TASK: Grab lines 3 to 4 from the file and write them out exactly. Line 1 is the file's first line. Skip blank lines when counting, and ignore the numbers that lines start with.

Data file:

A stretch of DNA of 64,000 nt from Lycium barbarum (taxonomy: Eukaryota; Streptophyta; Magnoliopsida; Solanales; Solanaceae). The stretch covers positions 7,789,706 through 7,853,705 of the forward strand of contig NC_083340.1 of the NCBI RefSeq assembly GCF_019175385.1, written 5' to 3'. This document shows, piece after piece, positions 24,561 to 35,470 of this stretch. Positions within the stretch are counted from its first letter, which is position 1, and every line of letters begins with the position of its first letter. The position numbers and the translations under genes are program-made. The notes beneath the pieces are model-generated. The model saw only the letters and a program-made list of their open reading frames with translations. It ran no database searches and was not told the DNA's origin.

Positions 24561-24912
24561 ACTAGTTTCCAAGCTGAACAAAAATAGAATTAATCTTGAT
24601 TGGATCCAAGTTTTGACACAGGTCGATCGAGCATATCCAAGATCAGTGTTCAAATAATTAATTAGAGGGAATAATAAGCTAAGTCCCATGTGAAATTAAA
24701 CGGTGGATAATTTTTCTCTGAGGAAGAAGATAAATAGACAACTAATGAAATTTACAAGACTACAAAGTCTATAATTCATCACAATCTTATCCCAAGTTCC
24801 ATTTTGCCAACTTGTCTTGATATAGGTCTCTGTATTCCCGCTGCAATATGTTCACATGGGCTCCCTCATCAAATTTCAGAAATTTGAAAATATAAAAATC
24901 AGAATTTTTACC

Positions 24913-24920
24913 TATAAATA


24561 ACTAGTTTCCAAGCTGAACAAAAATAGAATTAATCTTGAT
24601 TGGATCCAAGTTTTGACACAGGTCGATCGAGCATATCCAAGATCAGTGTTCAAATAATTAATTAGAGGGAATAATAAGCTAAGTCCCATGTGAAATTAAA